Enough warm-ups already: WSOP $3000 No-Limit Hold 'Em
Table of death
The final warm-up No-Limit tournament at the Horseshoe drew an amazing 651 entrants, making the prize pool a hair under $1.8 million after the 8% juice. These warm-up tournaments were bigger than most of the poker tournaments in history. I drew a downstairs table again, table 28, seat 2. On my left was my buddy Andy "The Rock" Bloch, who had eliminated me from the second-chance tournament in Tunica from which I got my lucky chip. Peter "The Poet" Costa, with whom I had tangled before, sat in seat eight, and one of the most respected players in the world, Howard "Bub" (The Professor) Lederer, had seat 10. I played cautiously when the big names were in the pot and ended up splitting two Blind battles with The Rock. I won about 1000 when I called down seat five's bluff and when they broke the table I had 3900 from my starting 3000.
The new table had only two faces I recognized: Steve "Tipsy Joker" sat on my left and Mel Weiner, who had knocked me out at the Bellagio $10,000 WPT event, sat to his left. Tipsy busted out the first hand I was there so I didn't have to tangle with him. There was a lot of action at the table so I decided to play quality hands. It paid off: when I raised on the Small Blind with pocket Aces I got two callers who folded when I bet the pot on the King-high flop. I had 4600 at the first break and called Shortstack to tell her the news.
That table broke quickly and with 5100 I moved to table 53, seat one. Fred Hwang, a young tournament regular, sat across from me in seat five. The lovely and vivacious Clonie Gowan had seat seven and Jeremy "The Kid" Tinsley, who placed third in that same Tunica tournament, had seat 10. It was the first time I had seen The Kid not getting a massage but he quickly rectified that. The guy in seat six bluffed off a bunch of chips to me and I was up to 7475 when they moved the table en bloc upstairs. I lost a blind battle to The Kid and was down to about 5000 when they broke the table.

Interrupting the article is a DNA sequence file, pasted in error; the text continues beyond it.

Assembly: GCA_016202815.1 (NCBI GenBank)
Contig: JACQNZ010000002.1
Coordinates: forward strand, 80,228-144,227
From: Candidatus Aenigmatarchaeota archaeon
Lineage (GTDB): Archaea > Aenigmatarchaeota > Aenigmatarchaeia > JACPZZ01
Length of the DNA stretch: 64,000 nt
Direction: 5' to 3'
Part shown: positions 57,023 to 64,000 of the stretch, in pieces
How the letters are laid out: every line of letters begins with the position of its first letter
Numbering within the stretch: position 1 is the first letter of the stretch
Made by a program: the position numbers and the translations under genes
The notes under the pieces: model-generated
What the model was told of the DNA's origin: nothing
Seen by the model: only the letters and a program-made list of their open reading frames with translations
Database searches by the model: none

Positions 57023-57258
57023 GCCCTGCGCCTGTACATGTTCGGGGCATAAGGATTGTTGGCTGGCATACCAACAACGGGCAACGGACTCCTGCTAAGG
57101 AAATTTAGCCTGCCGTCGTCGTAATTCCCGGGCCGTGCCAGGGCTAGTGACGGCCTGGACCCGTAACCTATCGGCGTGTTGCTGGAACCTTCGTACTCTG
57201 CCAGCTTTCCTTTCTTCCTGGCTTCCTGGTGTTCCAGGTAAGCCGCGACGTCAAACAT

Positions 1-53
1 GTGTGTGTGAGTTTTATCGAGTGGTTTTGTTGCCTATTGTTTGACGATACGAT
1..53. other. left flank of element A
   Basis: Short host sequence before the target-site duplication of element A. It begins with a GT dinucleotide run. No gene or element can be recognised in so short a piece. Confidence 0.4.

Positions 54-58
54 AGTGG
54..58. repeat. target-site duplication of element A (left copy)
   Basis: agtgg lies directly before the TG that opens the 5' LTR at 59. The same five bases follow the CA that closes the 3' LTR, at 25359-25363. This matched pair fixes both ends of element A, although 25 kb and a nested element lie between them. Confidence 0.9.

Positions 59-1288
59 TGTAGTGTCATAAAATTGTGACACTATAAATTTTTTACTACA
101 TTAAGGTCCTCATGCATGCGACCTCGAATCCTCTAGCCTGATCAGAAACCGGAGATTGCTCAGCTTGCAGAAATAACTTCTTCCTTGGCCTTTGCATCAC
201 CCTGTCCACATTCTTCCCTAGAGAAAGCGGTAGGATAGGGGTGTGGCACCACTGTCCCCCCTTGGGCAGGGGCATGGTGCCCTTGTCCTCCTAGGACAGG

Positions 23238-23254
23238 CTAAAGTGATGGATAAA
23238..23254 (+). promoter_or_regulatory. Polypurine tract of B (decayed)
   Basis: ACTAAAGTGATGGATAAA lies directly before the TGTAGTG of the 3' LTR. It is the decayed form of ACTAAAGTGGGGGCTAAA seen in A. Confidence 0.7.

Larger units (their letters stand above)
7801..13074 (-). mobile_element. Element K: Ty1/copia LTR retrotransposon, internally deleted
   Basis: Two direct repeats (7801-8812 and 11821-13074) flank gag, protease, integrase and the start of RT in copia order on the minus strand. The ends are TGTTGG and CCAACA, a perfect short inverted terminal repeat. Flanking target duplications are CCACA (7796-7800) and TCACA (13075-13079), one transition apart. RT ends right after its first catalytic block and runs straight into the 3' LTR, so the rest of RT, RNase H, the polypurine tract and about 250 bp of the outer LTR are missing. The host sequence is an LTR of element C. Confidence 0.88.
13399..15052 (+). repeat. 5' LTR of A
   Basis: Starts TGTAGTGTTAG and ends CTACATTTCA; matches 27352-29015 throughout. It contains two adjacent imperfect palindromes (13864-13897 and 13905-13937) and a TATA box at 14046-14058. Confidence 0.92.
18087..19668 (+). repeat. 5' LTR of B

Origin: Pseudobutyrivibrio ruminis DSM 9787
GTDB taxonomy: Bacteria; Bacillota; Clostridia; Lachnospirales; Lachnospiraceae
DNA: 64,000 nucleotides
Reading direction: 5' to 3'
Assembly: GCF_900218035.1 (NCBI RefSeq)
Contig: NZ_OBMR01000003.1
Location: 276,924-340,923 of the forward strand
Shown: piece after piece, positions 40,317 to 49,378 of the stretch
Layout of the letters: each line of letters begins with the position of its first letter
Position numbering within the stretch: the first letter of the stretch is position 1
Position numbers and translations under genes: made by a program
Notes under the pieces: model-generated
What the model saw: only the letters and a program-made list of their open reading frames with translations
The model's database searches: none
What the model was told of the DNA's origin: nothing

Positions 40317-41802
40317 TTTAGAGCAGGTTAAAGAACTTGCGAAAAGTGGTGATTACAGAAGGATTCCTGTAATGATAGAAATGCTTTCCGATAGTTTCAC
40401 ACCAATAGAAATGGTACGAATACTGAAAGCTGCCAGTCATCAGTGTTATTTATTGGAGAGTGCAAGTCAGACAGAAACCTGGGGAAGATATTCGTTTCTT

My new table, unfortunately for me, had many faces I recognized. I had seat eight. To my left was one of the top women players in the world, Kathy Liebert. In seat one was Alex Brenes, seat two Melissa Hayden, seat four my nemesis Can Kim Hua, who had eliminated me twice, seat six Steve Ford, who had eliminated me once, and seat seven Layne "Back to Back" Flack, so named for winning back-to-back World Series of Poker No-Limit Hold 'Em events in 2002. So there were only three people I didn't recognize. Then seat five turned his head toward me and I saw it was Ben Affleck. He wasn't as tough as some of these pros but his game was good. I introduced myself to seat ten, who turned out to be Martin Deknijff, winner of the biggest prize in poker history: $2.7 million at the 2004 Bellagio WPT Championship. He was wearing a nice shirt. So there was one guy at the table who wasn't a big name: seat three. His name was Scott.
I raised Kathy Liebert's Big Blind win Queen-Six offsuit, trying for a steal. She reraised me and I thought she was making a move so I reraised her all in. She called with Aces. "I can beat that," I said. A Queen and two Hearts came on the Flop. The Queen of Hearts came on the Turn, giving me trips and leaving Kathy with only the Ace of Diamonds as an out, since a Heart would give me a Flush. A Heart did come on the River, giving me a superfluous Flush and knocking out a disbelieving Kathy. I must have been her Can Kim Hua. I didn't think she'd ever won a hand against me. Alex and Melissa busted out soon after but their deaths were not by my hand. I was back to 7500 at the break and I called Shortstack to let her know I was at the Table of Death.
Layne "Back to Back" Flack, drinking back-to-back Coors Lights and sucking out five consecutive times all-in with the worst hand versus Ben Affleck and Steve Ford, raised on the cutoff. I had Ace-Queen and reraised all in. He called with Ace-Six and this time the best hand won. I had busted the pros on my left and right and was up to 11,000. Amir Vahedi took Layne's place and starting splashing his ample stack around. Then I had Ace-Queen again and raised in early position. Ben Affleck reraised all in with his short stack on the Big Blind and I called. His pocket Tens held up and he doubled up on me. I won some blinds and antes and then got Ben all in again with King-Jack of Diamonds against my Ace-Ten of Diamonds but he hit a King and doubled up on me once more. I still went to the dinner break with 9575.
Dinner was at the buffet they had set up for us. It was the same every night. I had iced tea and dined with Andy, Kristy Gazes (Bill's wife), and Amir.
After dinner Ben's luck finally ran out and Amir got his chips. The ESPN crew missed the celebrity bust-out but came over to film Amir's smile. I went card dead and got blinded down to just over 5000 when I found pocket Jacks in third position. Seat one, a guy named John who had replaced the busted Alex Brenes, reraised me almost all my chips. I sensed he wasn't strong and re-reraised all in, which he wasn't too happy about, but for a few more chips he called with his Ace-Queen. He hit an Ace on the Turn and I was out of the contest, finishing 126th for the second tournament in a row. I might not have been playing great poker but at least my consistency was improving. The main event was next.